final until disposition of timely filed motion for rehearing.
from the Circuit Court for the Nineteenth Judicial Circuit,
St. Lucie County; Gary L. Sweet, Judge; L.T. Case No.
Haughwout, Public Defender, and Patrick B. Burke, Assistant
Public Defender, West Palm Beach, for appellant.
Moody, Attorney General, Tallahassee, and Joseph D. Coronato,
Jr., Assistant Attorney General, West Palm Beach, for
challenges her sentence after a no contest plea. She sought a
downward departure based upon her mental disorder, but the
trial court declined to depart. We reverse, because the court
erroneously concluded that her mental condition must be
connected to the criminal behavior in order to constitute a
ground for departure.
pled no contest to one count of engaging in sexual activity
with a minor who was sixteen or seventeen at the time of the
offense. She was a teacher at a college where she met the
victim. He was a high school student in a dual enrollment
program at the college. At sentencing, she sought a downward
departure sentence under section 921.0026(2)(d), Florida
Statutes (2018), which provides that mitigating circumstances
exist where "The defendant requires specialized
treatment for a mental disorder that is unrelated to
substance abuse or addiction . . . and the defendant is
amenable to treatment." Appellant has such a disorder.
Appellant had been the victim of childhood abuse, the details
of which were part of a confidential sentencing report
available to the court. She was continually treated for
current mental health counselor testified at the sentencing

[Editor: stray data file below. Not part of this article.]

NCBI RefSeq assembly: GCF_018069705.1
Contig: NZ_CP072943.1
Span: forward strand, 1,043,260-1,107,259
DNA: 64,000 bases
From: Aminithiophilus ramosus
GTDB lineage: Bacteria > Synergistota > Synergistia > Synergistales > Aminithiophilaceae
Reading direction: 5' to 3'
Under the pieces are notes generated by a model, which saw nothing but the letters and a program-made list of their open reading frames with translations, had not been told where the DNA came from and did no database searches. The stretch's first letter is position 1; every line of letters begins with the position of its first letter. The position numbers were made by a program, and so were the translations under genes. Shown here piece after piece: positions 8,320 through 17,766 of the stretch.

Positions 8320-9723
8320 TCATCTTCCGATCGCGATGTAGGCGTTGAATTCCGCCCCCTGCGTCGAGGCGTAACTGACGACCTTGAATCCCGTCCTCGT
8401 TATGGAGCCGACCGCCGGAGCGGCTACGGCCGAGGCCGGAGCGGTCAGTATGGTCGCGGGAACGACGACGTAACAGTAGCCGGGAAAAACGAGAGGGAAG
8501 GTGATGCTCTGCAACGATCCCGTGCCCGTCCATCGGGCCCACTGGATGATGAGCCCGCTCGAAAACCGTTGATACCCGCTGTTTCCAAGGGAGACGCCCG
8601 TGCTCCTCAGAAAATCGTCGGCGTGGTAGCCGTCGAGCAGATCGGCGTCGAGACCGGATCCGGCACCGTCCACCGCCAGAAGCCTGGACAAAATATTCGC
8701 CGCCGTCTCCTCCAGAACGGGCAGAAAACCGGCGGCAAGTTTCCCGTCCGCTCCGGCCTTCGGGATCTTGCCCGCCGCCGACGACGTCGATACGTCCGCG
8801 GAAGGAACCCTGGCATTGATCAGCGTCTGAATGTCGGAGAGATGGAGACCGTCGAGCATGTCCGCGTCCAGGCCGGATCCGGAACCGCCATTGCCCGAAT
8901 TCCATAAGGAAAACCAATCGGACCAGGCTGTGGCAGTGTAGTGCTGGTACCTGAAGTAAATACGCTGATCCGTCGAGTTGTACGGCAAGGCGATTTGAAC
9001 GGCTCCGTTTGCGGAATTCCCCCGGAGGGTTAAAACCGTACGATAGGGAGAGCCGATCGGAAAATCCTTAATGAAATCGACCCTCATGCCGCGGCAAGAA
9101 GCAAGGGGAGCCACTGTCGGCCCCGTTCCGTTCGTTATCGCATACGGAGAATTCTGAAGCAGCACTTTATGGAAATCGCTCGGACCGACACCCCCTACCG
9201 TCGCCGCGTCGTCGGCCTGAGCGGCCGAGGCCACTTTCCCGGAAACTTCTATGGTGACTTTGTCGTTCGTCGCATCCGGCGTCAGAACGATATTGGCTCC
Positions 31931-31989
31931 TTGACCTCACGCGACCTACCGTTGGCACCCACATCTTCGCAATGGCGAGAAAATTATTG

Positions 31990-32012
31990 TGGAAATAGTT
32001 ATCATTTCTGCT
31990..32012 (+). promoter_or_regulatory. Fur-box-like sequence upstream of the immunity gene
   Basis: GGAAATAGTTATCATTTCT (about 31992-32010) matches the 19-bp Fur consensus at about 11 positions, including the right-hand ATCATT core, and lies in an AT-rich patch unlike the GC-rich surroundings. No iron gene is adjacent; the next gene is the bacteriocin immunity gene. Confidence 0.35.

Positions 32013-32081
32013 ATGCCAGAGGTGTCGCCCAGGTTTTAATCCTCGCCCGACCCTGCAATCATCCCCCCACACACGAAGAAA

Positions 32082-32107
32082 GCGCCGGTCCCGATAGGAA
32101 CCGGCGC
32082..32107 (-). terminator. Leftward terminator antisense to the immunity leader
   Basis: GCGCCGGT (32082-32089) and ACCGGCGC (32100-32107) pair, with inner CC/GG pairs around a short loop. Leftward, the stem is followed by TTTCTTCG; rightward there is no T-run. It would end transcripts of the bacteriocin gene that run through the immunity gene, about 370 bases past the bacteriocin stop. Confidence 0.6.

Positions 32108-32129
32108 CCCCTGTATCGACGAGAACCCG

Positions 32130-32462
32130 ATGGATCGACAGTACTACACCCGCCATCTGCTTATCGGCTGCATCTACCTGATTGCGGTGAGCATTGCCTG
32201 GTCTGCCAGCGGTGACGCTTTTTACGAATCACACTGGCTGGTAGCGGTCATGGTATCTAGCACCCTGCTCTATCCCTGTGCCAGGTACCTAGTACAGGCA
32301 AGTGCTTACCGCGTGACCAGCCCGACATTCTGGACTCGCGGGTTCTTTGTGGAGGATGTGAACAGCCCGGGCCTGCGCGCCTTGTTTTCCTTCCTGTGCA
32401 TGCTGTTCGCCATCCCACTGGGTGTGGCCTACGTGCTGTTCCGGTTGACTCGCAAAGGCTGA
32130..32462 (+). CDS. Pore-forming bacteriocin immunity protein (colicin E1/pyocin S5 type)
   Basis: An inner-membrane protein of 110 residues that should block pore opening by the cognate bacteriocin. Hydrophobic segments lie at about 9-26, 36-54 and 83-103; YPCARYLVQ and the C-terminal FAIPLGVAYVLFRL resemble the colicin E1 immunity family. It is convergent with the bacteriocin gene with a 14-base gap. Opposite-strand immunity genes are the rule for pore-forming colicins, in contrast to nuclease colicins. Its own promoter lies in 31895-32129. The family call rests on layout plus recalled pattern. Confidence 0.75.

hearing. She was treating appellant for bipolar disorder,
including hypersexual behaviors which were part of the
disorder. Appellant had made progress, and the therapist was
confident that she would continue to make progress if she
continued her path of treatment. The mental health counselor
testified that she believed there is a relationship between
the childhood trauma, appellant's bipolar disorder, and
her recent behaviors. Asked by the court what connection
there was, the therapist explained that the childhood trauma,
combined with the bipolar disorder, impacts appellant's
appellant testified, the court denied the motion for downward
departure. Specifically, the court stated:
There were two possible mitigators. One is the mental health
issue and the other one might have been the -- that the
victim was a willing participant, but I didn't really
hear evidence of that fact. And I'm not convinced
that I see the connection between the mental health and the
conduct. So I don't think there are
grounds to depart.
(emphasis added) The court imposed a sentence of sixty-six
months, the lowest permissible sentence under the Criminal
Punishment Code, and two years of sex offender program. The
court expressed regret at having to impose this sentence.
appellant filed a Florida Rule of Criminal Procedure 3.800(b)
motion to correct sentence in which she argued that the trial
judge had erroneously believed that the mental disorder had
to be related to the criminal behavior. The motion was
denied. She appeals the sentence.
Banks v. State, 732 So.2d 1065, 1067-68 (Fla. 1999),
the court described the two part process the trial court goes
through on a motion for downward departure sentence:
First, the court must determine whether it can
depart, i.e., whether there is a valid legal ground and
adequate factual support for that ground in the case pending
before it (step 1). Legal grounds are set forth in case law
and statute, and facts supporting the ground must be proved
at trial by "a preponderance of the evidence." This
aspect of the court's decision to depart is a mixed
question of law and fact and will be sustained on review if
the court applied the right rule of law and if competent
substantial evidence supports its ruling. Competent
substantial evidence is ...